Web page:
Super-resolution single molecule imaging techniques have provided tremendous help to decipher molecular and cellular mechanisms. Fluorescent probes tagged to proteins of interest have allowed tracking of single proteins in various membranous compartments such as the plasma membrane. Single molecule imaging has been instrumental in our current understanding of the nanoscale organisation of the plasma membrane which contain small nanoscale domains enriched with various proteins and lipids. Nanodomains cause reduced diffusion of certain molecules via protein-protein, protein-lipid interactions, and cytoskeletal structures. These nanodomains facilitate biological functions occurring on the plasma membrane such as exocytosis, endocytosis and signalling. In this seminar, I will introduce single molecule imaging techniques and the challenges facing the field when dealing with terabytes of data to analyse on a daily basis. I will also present some recent results suggesting that mobility states and nanocluster organisation are dynamically regulated and involved in protein functions [1, 2]. Finally, I will conclude on the development of new technologies allowing single molecule imaging of subdiffractional endocytic structures [3, 4] as well as GFP-tagged and endogenous proteins for the first time.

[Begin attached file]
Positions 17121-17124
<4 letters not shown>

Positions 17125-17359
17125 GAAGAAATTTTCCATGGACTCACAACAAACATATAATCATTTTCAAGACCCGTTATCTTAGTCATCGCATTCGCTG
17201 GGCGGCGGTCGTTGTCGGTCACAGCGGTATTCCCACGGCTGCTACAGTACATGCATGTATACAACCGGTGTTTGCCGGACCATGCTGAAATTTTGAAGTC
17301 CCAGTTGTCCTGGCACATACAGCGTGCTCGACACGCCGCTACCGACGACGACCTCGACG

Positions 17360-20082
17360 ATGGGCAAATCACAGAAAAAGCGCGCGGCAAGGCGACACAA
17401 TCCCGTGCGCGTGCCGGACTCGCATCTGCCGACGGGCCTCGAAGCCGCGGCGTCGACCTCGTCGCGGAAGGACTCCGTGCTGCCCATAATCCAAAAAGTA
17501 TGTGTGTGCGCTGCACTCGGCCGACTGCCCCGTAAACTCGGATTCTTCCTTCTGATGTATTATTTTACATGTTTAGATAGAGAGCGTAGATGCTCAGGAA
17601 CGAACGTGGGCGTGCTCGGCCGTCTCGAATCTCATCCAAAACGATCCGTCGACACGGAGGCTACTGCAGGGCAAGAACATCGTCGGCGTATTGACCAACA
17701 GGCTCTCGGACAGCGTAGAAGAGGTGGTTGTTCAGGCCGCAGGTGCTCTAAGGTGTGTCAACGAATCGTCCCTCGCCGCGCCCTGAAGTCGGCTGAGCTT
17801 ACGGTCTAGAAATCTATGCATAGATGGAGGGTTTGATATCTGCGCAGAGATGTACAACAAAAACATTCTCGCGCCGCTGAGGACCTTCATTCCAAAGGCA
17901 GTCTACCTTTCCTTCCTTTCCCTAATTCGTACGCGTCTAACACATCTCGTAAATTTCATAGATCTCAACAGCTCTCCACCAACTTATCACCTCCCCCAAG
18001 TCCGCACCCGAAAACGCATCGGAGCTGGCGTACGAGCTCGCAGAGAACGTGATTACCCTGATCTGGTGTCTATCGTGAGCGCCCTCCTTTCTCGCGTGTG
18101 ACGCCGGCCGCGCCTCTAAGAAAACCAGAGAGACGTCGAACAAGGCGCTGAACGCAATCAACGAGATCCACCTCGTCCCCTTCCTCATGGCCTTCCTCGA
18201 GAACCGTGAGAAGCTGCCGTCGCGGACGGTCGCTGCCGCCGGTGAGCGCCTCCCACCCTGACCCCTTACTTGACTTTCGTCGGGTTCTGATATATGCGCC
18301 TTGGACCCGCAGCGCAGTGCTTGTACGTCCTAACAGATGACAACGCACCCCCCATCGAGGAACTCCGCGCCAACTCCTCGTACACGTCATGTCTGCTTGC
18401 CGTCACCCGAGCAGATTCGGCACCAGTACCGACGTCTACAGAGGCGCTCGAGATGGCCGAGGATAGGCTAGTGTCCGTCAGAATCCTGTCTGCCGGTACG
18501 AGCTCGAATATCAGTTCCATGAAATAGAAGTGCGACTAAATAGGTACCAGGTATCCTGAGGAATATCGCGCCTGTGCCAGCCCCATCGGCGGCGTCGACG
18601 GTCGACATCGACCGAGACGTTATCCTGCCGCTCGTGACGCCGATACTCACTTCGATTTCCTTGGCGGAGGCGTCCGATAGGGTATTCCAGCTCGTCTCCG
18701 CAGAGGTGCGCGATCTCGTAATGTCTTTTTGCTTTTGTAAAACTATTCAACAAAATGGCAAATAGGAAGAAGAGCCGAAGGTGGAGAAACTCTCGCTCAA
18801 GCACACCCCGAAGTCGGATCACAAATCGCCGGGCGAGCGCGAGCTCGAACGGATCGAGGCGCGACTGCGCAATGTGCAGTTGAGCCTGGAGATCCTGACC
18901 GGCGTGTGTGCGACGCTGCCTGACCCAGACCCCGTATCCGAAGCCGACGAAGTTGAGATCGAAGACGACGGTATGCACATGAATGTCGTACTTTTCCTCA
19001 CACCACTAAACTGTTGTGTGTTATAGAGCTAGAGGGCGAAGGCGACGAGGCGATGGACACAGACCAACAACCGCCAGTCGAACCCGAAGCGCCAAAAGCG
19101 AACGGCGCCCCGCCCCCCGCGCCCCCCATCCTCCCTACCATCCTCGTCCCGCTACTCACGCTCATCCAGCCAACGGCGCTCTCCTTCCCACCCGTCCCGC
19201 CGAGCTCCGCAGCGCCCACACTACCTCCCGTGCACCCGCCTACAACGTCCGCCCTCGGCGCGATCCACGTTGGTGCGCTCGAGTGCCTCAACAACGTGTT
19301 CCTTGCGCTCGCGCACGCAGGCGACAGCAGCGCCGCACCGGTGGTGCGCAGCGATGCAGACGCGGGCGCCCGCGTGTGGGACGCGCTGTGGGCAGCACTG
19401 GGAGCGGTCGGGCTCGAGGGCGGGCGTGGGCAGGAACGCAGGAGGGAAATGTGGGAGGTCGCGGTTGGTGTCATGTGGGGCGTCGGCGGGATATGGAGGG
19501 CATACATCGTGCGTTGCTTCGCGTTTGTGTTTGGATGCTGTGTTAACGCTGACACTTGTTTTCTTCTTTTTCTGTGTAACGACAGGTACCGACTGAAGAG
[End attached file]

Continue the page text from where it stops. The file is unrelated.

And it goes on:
1. Bademosi, A.T. et al. (2017) In vivo single-molecule imaging of syntaxin1A reveals polyphosphoinositide- and activity-dependent trapping in presynaptic nanoclusters. Nat Commun 8, 13660.
2. Kasula, R. et al. (2016) The Munc18-1 domain 3a hinge-loop controls syntaxin-1A nanodomain assembly and engagement with the SNARE complex during secretory vesicle priming. J Cell Biol 214 (7), 847-58.
3. Joensuu, M. et al. (2017) Visualizing endocytic recycling and trafficking in live neurons by subdiffractional tracking of internalized molecules. Nat Protoc 12 (12), 2590-2622.
4. Joensuu, M. et al. (2016) Subdiffractional tracking of internalized molecules reveals heterogeneous motion states of synaptic vesicles. J Cell Biol 215 (2), 277-292.